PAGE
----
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We all know the key to winning a new customer is communication . . . right? Conventional wisdom says you present the facts about your product or service, show how it will meet your prospect's needs, and then ask for the order.
The founder of a Boston voice-mail company, Milo O'Connell, tried doing that. His client, a manager at a defense contractor, sighed, "Milo, you have an excellent messaging system. Unfortunately, I have no budget for it."
"But . . . but . . ." Milo tried several counter-arguments. Nothing worked. Milo walked out in a daze. Where did he go wrong?
It's not enough to know what you want. While Milo knew he wanted to make a sale, he neglected to consider what specific action he wanted his prospect to take. What, specifically, should she do to get the money to buy the messaging system?
Milo developed several options. It was near the end of his prospect's fiscal year. Could the manager propose an increase in next year's budget to cover a messaging system? If not, Milo had a fallback plan: Since she liked his product, could she refer him to two other managers who might also be interested? If several managers pooled their budgets, perhaps they could afford the purchase.
Once Milo knew he wanted his prospect to request an increase in next year's budget, she did. The VP approved it, and Milo got the sale.
The moral? To get what you want, create the other person's next move.
What specifically should they do? Sometimes you believe you have identified what you want the other person to do for you, but in reality, you haven't because the action you want them to take is far too vague.
We've all been to meetings where everyone shows up with no clear idea of what they want anyone to do. They want the other person to "do something constructive" or "make an offer."
"Make an offer"? What does that mean? If the person makes any offer, will you be satisfied?
Get specific. What precisely would the person have to do for you to perceive there was progress? Once you crystallize your objective, you can think strategically about how to approach them.
Don't fall victim to the "Selfishness Syndrome." The benefit of creating the other person's next move is clear. Yet some of us instinctively avoid doing it. Why? One client of mine, an attorney, explained, "I'm going to do what my side wants. I'm not going to worry about the other guy!"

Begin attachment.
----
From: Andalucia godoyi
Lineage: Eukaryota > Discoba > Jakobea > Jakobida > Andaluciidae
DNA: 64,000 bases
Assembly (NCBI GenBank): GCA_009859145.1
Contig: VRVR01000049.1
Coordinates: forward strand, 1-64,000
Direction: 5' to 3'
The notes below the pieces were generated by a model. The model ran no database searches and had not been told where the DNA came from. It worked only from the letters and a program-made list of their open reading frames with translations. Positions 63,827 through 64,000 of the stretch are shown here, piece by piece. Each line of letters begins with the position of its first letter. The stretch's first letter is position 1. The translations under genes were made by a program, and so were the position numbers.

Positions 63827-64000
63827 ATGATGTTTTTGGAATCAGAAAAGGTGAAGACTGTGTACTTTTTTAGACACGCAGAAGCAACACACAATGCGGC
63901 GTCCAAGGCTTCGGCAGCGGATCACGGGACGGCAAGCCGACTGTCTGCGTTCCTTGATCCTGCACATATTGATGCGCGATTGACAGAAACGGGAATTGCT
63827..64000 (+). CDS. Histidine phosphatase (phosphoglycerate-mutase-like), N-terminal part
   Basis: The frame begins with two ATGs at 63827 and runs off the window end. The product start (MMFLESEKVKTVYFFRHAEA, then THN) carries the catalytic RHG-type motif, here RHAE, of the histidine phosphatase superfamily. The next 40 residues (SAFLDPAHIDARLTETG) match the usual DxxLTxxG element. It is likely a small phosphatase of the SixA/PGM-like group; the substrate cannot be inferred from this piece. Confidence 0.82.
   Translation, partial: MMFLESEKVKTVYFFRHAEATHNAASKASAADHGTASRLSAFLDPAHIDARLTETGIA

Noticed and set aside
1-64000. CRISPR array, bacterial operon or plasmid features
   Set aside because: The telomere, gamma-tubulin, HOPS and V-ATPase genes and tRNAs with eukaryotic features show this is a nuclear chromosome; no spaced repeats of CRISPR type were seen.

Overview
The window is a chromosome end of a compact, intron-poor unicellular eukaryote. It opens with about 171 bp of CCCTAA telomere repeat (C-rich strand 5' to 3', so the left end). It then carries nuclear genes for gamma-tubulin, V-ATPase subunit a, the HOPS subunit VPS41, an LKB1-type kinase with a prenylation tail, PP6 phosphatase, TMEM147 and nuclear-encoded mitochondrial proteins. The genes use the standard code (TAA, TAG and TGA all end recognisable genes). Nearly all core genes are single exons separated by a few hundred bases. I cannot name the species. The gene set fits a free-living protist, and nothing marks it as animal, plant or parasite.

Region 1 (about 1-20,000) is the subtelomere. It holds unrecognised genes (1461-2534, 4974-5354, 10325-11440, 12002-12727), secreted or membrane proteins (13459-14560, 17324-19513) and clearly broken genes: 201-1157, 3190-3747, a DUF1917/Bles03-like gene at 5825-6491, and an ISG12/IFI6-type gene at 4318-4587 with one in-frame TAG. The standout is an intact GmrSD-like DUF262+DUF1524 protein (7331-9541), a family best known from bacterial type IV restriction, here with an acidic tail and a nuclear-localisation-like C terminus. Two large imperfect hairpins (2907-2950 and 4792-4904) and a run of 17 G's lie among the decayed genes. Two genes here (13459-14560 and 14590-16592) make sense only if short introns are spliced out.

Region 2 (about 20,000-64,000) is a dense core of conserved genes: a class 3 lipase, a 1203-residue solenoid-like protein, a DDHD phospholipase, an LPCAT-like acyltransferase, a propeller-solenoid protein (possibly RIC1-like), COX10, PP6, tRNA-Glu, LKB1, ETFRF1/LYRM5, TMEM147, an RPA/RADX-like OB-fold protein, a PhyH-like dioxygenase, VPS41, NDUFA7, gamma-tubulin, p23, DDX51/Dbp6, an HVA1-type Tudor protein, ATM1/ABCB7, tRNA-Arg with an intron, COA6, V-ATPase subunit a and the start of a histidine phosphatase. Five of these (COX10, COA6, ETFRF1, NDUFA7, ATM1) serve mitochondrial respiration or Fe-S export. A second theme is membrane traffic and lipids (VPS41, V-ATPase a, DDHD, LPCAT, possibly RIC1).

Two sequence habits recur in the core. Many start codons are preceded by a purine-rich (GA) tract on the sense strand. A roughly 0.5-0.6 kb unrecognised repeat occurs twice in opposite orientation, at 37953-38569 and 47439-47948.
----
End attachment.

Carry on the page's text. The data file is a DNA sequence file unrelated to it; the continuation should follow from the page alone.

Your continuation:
It's a law of human nature: When we are consumed by a problem, we become self-centered. We focus entirely on ourselves and on what we are going to do. Designing a move for the other person to make is the furthest thing from our mind.
But when you're trying to influence someone, your goal is not to indulge your emotions. It's to get results. Adopting any posture, aloof or warm, is useful only if it helps you achieve your goal.
Instead of asking yourself "What should I do?" ask "What do I want the other person to do?" The next move you should make depends on the next move you want them to make.
Get realistic about what the other person is willing and able to do. Our attempts to influence people often fail because we're asking them to do something they're not ready or able to do. Recognizing the other person's limit is vital to developing a realistic move they can make.
But there's a problem with the way we've been taught to assess someone's limit. There's a difference between what the other person can do right now and what they might ultimately do. Focus on their immediate limit, not their "bottom line."
Many business books would suggest Milo push Sally to her bottom line--the most she could do for him ultimately. It's much more useful to focus on her immediate limit--the most she is willing and able to do right now. Ultimately, she might sign a $50,000 requisition. But now? Perhaps the most she'll do is agree to talk to a few other managers to see if they'd like to split the cost.
If you ask for too much now, the person may balk. Set your goal at the immediate limit, not the bottom line.
Uncover the immediate limit. There are three techniques you can use to do this:
1. Examine their perceptions. How much do they believe they should do for you at this point in time?